The fourth submarine of the Project – 75, Yard 11878 – Vela was delivered to the Indian Navy, 09 November 2021.
The submarine would soon be commissioned into the Indian Navy and enhance the Indian Navies capability.
The Indian Navy role for the submarines for missions including area surveillance, intelligence gathering, anti-submarine warfare, anti-surface warfare and minelaying operations.
The P75 Scorpene-class submarines are armed with six torpedo launching tubes, 18 heavy weapons, tube-launched MBDA SM-39 Exocet anti-ship missiles and precision-guided weapons as per Naval Technology. The weapons are carried in weapon launching tubes and can be easily reloaded at sea.
A review of India’s present and future submarine capability with the induction of Vela is as given below-
India’s Submarine numbers
India’s overall conventionally powered submarine requirements are said to be 24 in number. Presently the Indian Navy is fielding 15 submarines – 8 Sindhughosh or Kilo class, 4 Shishumar or HDW class and 3 Kalvari or Scorpene class. Of these the Sindhughosh and Shishumar class are either undergoing or will undergo refit. With induction of Vela the numbers will go up to 16.
In addition there are at present two nuclear powered submarines from the Arihant class which are ballistic missile subs.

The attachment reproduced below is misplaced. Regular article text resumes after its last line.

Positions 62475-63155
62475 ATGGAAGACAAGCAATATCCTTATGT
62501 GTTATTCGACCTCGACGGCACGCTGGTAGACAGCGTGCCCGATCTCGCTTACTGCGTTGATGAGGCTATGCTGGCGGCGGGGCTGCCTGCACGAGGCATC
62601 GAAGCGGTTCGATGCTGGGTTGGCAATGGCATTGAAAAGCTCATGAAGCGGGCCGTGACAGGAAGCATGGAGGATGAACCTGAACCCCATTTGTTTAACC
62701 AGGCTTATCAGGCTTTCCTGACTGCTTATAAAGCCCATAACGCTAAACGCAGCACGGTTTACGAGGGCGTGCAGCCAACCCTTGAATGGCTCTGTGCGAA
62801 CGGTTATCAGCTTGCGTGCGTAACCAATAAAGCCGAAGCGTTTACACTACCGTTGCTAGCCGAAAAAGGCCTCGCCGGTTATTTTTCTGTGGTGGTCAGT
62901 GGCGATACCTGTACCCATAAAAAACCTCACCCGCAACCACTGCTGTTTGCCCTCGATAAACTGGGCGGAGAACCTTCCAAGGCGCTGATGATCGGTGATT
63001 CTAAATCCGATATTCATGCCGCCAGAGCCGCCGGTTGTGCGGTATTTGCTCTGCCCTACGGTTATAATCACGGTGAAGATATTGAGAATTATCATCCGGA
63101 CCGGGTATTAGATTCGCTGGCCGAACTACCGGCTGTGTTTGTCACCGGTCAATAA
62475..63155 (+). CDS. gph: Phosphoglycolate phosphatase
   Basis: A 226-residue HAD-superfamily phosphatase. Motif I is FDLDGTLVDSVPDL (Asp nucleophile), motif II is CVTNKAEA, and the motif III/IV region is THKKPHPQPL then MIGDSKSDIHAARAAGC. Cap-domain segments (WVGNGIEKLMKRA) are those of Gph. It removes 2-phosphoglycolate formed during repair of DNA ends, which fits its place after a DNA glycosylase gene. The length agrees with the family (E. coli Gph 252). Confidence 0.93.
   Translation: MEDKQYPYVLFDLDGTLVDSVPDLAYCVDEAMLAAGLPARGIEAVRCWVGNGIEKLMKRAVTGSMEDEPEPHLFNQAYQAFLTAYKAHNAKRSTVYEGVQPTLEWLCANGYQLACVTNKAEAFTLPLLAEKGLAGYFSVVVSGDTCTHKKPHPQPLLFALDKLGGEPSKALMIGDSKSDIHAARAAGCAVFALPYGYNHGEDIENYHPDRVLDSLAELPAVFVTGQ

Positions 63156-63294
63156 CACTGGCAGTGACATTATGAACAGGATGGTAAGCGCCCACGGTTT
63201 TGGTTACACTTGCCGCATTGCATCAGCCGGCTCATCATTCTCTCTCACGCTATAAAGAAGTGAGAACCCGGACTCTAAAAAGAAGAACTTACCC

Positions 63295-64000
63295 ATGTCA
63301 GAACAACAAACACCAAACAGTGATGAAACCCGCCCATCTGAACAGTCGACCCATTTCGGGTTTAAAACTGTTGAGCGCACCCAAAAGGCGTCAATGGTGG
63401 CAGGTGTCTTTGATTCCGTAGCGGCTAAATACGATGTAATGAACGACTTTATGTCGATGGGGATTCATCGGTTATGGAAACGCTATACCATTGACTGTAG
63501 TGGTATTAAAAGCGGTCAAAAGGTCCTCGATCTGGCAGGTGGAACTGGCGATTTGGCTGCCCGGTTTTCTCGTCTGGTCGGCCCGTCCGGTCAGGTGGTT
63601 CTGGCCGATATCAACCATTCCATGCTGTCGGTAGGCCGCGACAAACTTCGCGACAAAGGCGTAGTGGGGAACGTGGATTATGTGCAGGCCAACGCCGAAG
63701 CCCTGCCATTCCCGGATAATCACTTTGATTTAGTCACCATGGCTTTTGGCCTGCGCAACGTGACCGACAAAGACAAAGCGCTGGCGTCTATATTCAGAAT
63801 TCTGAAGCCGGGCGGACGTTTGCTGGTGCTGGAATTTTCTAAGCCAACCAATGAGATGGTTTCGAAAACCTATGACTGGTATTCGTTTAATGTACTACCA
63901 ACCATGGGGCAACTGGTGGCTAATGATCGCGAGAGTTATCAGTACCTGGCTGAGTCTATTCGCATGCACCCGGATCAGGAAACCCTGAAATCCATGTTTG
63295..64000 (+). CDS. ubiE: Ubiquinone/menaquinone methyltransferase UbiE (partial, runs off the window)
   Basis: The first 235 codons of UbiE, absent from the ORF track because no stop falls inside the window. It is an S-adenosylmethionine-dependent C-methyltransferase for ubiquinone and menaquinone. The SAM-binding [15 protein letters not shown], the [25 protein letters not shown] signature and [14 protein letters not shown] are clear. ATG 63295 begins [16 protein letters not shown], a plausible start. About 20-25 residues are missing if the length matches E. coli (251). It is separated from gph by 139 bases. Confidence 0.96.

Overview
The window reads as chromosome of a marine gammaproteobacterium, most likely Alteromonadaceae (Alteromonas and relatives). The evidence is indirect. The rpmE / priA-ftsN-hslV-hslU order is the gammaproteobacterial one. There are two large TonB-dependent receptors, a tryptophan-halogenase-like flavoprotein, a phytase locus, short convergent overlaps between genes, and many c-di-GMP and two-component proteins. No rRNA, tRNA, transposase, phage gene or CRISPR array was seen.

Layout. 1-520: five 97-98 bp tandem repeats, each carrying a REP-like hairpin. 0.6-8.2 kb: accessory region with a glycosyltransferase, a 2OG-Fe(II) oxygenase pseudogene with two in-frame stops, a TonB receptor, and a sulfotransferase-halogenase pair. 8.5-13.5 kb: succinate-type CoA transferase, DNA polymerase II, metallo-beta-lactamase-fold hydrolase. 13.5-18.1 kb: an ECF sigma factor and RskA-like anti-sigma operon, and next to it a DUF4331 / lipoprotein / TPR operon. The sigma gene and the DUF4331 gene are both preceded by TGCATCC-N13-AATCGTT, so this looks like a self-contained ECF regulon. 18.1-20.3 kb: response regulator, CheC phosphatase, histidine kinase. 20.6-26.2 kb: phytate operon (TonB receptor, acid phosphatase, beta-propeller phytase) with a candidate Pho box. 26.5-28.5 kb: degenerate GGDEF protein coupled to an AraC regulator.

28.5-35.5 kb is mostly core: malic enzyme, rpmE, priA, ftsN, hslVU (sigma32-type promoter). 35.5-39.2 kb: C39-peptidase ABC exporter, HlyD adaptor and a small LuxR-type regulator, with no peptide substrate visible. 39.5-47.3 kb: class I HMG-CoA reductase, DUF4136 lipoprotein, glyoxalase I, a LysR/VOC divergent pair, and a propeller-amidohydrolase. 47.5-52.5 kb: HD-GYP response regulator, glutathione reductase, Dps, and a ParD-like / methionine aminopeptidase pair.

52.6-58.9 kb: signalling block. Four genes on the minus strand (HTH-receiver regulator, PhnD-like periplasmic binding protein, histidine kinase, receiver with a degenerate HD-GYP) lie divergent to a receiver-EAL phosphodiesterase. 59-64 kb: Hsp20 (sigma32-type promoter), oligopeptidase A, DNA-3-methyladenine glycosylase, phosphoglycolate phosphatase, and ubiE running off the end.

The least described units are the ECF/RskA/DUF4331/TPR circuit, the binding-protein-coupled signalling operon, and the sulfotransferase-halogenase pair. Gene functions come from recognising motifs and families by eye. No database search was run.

Another nuclear powered submarine is leased by the Indian Navy from Russia and will be a successor to Chakra.
India plans to field six SSBN and six SSK or hunter killer nuclear powered submarines in the future.
India’s Conventional Submarine Potential
The main determinants of submarine potential would be weight of carriage, stealth and duration of submergence.
The Sindhughosh class has a displacement of 3000 tons and operational period of 45 days.
The Kalvari class has a displacement of 2000 tons and operational period of about 50 days
The Sishukumar class has a displacement of 1850 tons and operational range of 13,000 to 15,000 kms with an operational period of 50 days.
The Sindhughosh and Sishukumar submarines are of the 1990’s vintage and thus their submerged capability is considered to be limited. This would require the submarines to surface frequently for recharging the batteries by running diesel motors which may render them vulnerable to detection.
Based on the role assigned for submarines and the number of mission based deployments undertaken by the Indian Navy numbering seven as per reports of 2018, there would be acute pressure on the submarines available to the Navy in case at least one is to be deployed for each maritime deployment.
As one submarine is deployed, there would be a similar number that will be required for maintenance, refit and other tasks.
The overall projection of 24 was possibly made based on the premise that if there were seven to eight mission based deployments, two out of three subs could be deployed for other tasks as well as refit etc.
As of now only two Kalveri class subs are to be delivered to the Indian Navy which will take the overall numbers to 18 still short by six.
The first of the Project 75 (I) subs is not likely to be inducted by the end of the decade at best. Thus the Indian Navy submarine fleet will remain under stress in the coming decade plus